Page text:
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Written June 28
The Australian government seems to be set up in a similar manner to the US with one glaring exception. Question Time.
On sitting days, starting at 2, is approximately 90 minutes of time allotted as Question Time.
The theory behind it is a time for asking clarifying questions, getting the ideas and reasons behind votes and positions, and generally clearing up all of the misunderstandings and uncertainties of politics. But as is the case with almost all political theory, the idea and the action are usually vastly different.
I was fortunate enough to have someone sitting beside me who gave me context on many of the issues, because the pollies (politicians) certainly weren’t. And while I think I could figure out her affiliation from her points, it was also clear that she was being critical of both sides, cynical, jaded, but entertainingly so. It felt, in a way, like getting the answers from an Australian version of myself.
Three main points came up and were given time on the floor. The asylum seeker bill that passed the House last night. The carbon tax which comes into effect in a couple days. And a motion to censure the Prime Minister.
The former, being a topic already voted on and passed, received a lot of talking time but no one was really debating the various pros and cons of the bill, why they were in support of or against it. Instead the talking points mainly centered on the Labor party (the majority) trying to get the Liberals (the minority) to get their counterparts in the Senate to get out of the way and let the bill through.
The carbon tax has similarly been voted on and is set to be enacted. Nothing can change that at this point. And so the “questions” were slanted one way or another, invoking even more party line answers. Each side was trying to redefine the debate, to reframe what good they had done and what gross incompetence or malice or fraud was from the other side.
And the last point, a censure for the PM, came down to the point that Julia Gillard (the PM) had campaigned on a platform of invoking no carbon tax, and was now in charge of putting one through. There wasn’t an expectation that it would pass. But it gave the minority leaders time to rant and rail against the PM, providing soundbites they could take back to their constituents. It was apparently a momentous occasion for me to be there, as they’ve brought this charge against Gillard some 60+ times, and this was the first time she had stuck around to respond rather than walking out. Her response was that the minority leader had supported a carbon tax in the previous administration, and so he needed to stop being against it now. Not really a response, but then again it wasn’t really a question. The press gallery was laughing. Actively.
The whole process was absolutely a blast. I sat in the House chambers with empty pockets (we had to cloak just about everything) and giggled to myself at how much of a circus I was watching. The populace of the US seems to think of Congress as a bunch of diatribe-spewing idiots that can’t get anything done other than working on their own reelection. Having not watched our own government in action (or, as The Daily Show would say, inaction), I can’t speak to the validity of that statement. And perhaps that is the reason that we don’t have a Question Time. We probably don’t really want to know just how bad it is in there. Sitting in the gallery I was chuckling to myself wishing I had popcorn to go with the show.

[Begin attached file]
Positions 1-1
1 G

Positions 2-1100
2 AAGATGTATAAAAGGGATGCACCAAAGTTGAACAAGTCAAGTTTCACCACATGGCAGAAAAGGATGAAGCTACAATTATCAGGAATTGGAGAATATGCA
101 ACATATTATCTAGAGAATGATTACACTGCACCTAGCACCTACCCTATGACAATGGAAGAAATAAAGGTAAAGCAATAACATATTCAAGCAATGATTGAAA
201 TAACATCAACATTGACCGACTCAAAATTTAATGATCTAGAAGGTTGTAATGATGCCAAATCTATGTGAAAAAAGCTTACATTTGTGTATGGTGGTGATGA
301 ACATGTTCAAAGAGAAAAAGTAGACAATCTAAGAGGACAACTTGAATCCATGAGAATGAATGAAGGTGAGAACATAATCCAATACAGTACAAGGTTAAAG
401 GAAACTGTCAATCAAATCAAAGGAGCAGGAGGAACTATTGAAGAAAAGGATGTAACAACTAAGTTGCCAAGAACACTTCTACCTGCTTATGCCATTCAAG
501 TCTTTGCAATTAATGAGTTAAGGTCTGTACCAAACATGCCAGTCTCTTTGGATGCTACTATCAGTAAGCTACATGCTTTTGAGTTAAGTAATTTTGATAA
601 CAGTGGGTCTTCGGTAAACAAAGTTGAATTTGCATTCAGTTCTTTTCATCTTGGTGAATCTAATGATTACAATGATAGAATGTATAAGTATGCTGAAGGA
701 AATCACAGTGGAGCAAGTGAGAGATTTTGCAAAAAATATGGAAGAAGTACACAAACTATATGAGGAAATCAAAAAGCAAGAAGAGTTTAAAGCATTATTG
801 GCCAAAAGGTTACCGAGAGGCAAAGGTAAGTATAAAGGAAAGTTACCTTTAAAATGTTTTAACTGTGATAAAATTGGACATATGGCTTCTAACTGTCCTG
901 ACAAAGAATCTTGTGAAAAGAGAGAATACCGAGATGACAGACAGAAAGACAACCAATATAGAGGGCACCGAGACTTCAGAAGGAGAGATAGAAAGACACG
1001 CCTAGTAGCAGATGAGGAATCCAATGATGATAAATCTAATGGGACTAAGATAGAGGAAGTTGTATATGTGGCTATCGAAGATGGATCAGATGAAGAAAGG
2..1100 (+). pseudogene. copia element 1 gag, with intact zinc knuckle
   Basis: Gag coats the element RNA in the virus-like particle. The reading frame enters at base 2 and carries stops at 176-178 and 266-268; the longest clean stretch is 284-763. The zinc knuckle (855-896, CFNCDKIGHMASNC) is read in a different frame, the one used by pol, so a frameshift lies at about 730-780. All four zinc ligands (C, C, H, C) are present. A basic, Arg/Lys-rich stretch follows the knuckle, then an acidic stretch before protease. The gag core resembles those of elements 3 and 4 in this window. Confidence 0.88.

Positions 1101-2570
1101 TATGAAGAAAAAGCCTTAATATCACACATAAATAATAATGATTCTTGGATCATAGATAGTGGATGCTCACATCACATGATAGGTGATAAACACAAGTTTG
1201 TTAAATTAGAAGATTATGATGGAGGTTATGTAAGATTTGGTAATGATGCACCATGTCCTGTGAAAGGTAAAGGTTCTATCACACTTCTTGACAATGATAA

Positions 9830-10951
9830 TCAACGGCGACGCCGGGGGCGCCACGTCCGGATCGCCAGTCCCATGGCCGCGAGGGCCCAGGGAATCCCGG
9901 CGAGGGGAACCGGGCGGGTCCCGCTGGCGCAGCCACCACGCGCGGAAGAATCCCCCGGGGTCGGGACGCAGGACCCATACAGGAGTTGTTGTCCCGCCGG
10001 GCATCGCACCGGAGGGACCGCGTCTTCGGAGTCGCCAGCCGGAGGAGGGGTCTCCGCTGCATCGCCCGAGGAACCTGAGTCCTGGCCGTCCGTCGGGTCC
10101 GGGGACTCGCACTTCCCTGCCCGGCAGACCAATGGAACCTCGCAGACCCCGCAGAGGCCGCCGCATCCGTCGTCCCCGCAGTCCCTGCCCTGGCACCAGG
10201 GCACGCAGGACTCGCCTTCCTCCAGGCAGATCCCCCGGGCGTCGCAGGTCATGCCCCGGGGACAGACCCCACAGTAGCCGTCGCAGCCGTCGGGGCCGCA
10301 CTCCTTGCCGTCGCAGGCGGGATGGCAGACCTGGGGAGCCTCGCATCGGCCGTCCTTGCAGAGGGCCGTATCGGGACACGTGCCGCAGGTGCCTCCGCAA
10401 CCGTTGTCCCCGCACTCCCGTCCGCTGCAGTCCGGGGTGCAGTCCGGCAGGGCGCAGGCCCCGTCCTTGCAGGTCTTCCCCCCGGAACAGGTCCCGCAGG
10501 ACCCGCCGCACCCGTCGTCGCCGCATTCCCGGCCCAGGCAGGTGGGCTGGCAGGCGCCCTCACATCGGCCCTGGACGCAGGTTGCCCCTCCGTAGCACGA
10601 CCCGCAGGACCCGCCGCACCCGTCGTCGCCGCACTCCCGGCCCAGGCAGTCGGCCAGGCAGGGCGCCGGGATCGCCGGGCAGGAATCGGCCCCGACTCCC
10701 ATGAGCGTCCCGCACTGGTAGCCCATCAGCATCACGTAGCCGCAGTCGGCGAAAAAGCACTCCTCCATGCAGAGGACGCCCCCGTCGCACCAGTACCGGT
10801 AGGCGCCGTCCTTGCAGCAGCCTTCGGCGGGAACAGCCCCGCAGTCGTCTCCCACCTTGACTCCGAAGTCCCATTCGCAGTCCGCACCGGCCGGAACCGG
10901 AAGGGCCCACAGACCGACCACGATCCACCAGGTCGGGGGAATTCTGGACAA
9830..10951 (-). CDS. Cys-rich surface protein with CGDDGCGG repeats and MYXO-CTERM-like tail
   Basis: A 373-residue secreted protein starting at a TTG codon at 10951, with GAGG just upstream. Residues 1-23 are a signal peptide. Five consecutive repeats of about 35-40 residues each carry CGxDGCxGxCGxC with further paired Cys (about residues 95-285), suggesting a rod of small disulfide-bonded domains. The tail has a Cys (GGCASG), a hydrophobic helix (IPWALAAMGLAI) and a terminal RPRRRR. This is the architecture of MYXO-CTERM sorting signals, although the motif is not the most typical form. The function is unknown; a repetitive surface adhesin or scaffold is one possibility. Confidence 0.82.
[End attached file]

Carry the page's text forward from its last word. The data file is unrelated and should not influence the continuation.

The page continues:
Members of both sides served up softball questions to their own side or biased and misleading ones for the other. And in response, very few of the speakers seemed to really address the issues or “questions” directly, or frequently even tangentially.
The Labor Party did their best to paint the opposition leader, Tony Abbott, as Mr. Doom and Gloom, the Fear Monger of the Carbon Tax, a man who would be exposed as the fraud and liar he is once the carbon tax took effect and mining towns didn’t just vanish from existence.
The Liberals in turn did their best to portray Gillard as a liar, a manipulator, a woman who would sell her soul to be in charge of a country that now had absolutely no faith in her ability to lead.
Both sides used hyperbole, over-simplification, and false portrayal to get across their points. Both sides used the session as an excuse for soapboxing, insulting, and generally lambasting the other. Almost no one brought up any actual policy points.
It was a circus. Nothing was gained. Both sides were full of vitriol. Absolutely nothing can come of this.
It was near the end, when most of the members had left, that the most reasonable thing I had heard all session was brought up. One member of the majority asked that a motion be considered to have members of parliament on both sides take down insulting, overly-harsh, unfair posts and cartoons from their office doors and windows. He cited laws about the rights of every Australian to work in a workplace free of open hostility. I’m not sure exactly what my opinion of the proposal is, but I do know exactly why he was presenting it and the precedent he was basing it on. Straight talk, even if about a seemingly minor issue when compared with the others.
I rethought my want of popcorn. The show was funny, but perhaps it wouldn’t have left that tragic taste in my mouth if I hadn’t left the chambers on this final thought.
These people are in charge of a country. A country that is one of our strongest allies.